In those quiet moments, I recalled the words of Anne Morrow Lindbergh. “Here on the island,” she wrote, “I find I can sit with a friend without talking, sharing the day’s last sliver of pale green light on the horizon.”

On our final night together, we had an idea. Since we both tend to be worry warts, we decided that we weren’t going to return home worried about anything—including her son considering flying lessons, nor the fact that my daughter had recently announced she was moving out and skipping college in the fall.

So, taking slips of paper, we jotted down the fears we’d brought with us—all of them. Then we took a match, burned the lists over the sink, scooped the ashes in a cup, and walked down to the beach, where we would toss them into the ocean as a symbol of surrendering our worries to God.

At the water’s edge, we stood mesmerized by the vastness of the ocean. I said, “If God can do all of this, he can take care of our feeble problems.”

After a few minutes of silence, we hurled our ashes into the sea. That simple action felt like a weight had been lifted off my shoulders. Together, we prayed a simple prayer, then sat on the beach for a long while. It was a moving experience and one I draw from even now.

The next morning, my readiness to return to the real world surprised me. Then it hit me. Of course! I had come here fragmented and worn out, full of worry and fear, but spending quality time with a friend, surrounded by nature, had made me whole again. I was equipped for the next stretch of road.

Later I would write in my journal: “Every woman needs unhurried time in which to refuel and replenish her energies. Time out with a friend at the beach is the perfect solution.”

***

Adapted from the original article, first appearing in The Dallas Morning News.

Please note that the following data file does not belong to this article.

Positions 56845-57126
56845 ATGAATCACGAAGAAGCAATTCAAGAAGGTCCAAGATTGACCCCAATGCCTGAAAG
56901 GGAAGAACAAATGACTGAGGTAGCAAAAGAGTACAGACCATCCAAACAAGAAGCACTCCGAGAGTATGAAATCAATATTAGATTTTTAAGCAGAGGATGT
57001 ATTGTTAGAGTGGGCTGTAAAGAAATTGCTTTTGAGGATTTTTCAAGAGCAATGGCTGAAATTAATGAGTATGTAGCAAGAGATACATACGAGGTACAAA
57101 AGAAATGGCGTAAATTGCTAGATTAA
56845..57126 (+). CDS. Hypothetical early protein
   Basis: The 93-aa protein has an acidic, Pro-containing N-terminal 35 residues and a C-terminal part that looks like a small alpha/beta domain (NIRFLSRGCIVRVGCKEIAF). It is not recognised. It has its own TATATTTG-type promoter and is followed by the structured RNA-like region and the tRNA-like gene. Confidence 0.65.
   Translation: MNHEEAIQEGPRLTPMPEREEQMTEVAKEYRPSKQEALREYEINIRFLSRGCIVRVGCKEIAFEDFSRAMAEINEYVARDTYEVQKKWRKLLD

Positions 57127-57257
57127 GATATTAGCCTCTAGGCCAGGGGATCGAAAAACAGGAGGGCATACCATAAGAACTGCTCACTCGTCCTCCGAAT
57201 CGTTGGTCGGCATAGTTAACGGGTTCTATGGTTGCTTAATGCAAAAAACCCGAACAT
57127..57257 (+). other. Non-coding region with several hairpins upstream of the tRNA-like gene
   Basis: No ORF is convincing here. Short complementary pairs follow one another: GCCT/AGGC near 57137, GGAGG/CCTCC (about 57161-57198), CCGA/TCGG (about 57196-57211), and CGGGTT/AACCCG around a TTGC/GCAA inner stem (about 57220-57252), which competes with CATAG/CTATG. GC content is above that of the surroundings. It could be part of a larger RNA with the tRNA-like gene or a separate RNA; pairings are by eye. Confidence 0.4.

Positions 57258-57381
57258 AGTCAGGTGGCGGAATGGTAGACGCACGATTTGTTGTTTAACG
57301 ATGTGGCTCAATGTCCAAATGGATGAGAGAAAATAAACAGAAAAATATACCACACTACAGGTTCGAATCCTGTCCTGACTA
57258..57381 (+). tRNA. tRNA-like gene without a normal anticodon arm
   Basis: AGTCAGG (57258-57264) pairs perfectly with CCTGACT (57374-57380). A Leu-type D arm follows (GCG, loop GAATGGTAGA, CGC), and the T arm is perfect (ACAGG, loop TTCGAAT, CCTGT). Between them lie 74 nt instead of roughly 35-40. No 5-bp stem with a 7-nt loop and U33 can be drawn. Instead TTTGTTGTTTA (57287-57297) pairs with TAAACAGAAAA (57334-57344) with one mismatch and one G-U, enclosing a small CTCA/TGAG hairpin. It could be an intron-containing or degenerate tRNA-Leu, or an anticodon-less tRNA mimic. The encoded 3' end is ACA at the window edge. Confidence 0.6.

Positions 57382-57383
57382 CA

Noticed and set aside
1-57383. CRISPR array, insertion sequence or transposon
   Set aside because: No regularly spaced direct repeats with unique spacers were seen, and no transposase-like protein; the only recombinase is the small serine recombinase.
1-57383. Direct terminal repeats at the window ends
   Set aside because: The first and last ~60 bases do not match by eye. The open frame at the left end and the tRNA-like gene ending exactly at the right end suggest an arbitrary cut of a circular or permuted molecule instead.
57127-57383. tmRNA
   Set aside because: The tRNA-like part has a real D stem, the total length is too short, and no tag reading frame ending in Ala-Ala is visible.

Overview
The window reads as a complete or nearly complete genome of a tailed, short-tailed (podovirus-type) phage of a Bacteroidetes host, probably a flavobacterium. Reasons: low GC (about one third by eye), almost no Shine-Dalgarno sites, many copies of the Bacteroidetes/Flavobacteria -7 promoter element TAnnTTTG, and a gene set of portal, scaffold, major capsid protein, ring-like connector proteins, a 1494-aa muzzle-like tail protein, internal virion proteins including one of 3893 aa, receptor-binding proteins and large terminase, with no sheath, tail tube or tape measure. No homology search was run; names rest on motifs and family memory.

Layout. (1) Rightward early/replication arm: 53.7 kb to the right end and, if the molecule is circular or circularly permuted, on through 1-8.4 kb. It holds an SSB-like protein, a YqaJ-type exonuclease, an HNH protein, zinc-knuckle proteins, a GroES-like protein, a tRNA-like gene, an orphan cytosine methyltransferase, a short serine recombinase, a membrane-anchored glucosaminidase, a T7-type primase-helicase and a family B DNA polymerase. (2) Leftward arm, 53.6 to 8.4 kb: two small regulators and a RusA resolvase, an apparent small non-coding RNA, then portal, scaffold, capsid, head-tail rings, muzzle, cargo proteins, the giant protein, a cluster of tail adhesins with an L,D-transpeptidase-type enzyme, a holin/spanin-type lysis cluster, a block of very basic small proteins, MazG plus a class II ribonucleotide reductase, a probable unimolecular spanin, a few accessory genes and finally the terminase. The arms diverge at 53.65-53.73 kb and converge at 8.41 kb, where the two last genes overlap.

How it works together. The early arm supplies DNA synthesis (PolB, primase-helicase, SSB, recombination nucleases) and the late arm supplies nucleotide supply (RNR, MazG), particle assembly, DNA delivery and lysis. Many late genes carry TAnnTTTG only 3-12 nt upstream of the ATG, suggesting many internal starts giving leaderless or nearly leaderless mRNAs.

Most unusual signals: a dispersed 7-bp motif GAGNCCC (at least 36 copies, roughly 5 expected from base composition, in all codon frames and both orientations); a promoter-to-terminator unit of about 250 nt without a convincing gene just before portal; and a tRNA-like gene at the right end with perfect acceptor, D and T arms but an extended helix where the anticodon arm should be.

13 comments:

  1. Getaways and girlfriends. What's not to love?

    ReplyDelete
  2. Oh, that was great, Dayle. Loved every word of it. Photos were fab, too. I feel like planning that kind of getaway right NOW! Nice job. Susan

    ReplyDelete
  3. I'm sending this to my friend, Brenda, with the suggestion that we do just this after her chemo.

    ReplyDelete
  4. It's always fun to go somewhere with best friends. Your beach pictures look so beautiful.
    Beauty and Fashion in Seattle | Cheap Makeup Reviews

    ReplyDelete
  5. Last year in Sept a friend of 40years Barb and I headed off to France for a month we had a great time, we spent time travelling around France in two tours one in the north and one in the south and in the middle a week in Paris by ourselves, it is nice to travel with a friend of long standing who you know very well you see everything in a different way and it quite relaxing.
    Merle.....

    ReplyDelete
  6. So peaceful it brought tears to my eyes!

    ReplyDelete
  7. Lovely post! The 4 of us need to do that!

    ReplyDelete
  8. Beautiful post, Dayle--pictures are gorgeous, great writing, lovely friendship, surrendering to God all your fears and worries--so uplifting, a real heart warmer--thank you!

    ReplyDelete
  9. As usual your story has something for everyone to relate to in one way or another. Hmmm - do you think men can connect and refresh in the same way?

    ReplyDelete
  10. Oh, how I wish I could do the very same thing!
    Time away, with a friend on the BEACH!
    Paris can wait, the beach can't!

    ReplyDelete
  11. We all need to take this to heart and plan something special! I always feel rejuvenated after a trip to the ocean!

    ReplyDelete
  12. Such a sweet time of fellowship. In my book the beach is the best place for everything!

    ReplyDelete

Dear Readers, I adore your company and your comments. If you ask questions here, I respond to them here, so please check back when you have a chance. Kind regards, Dayle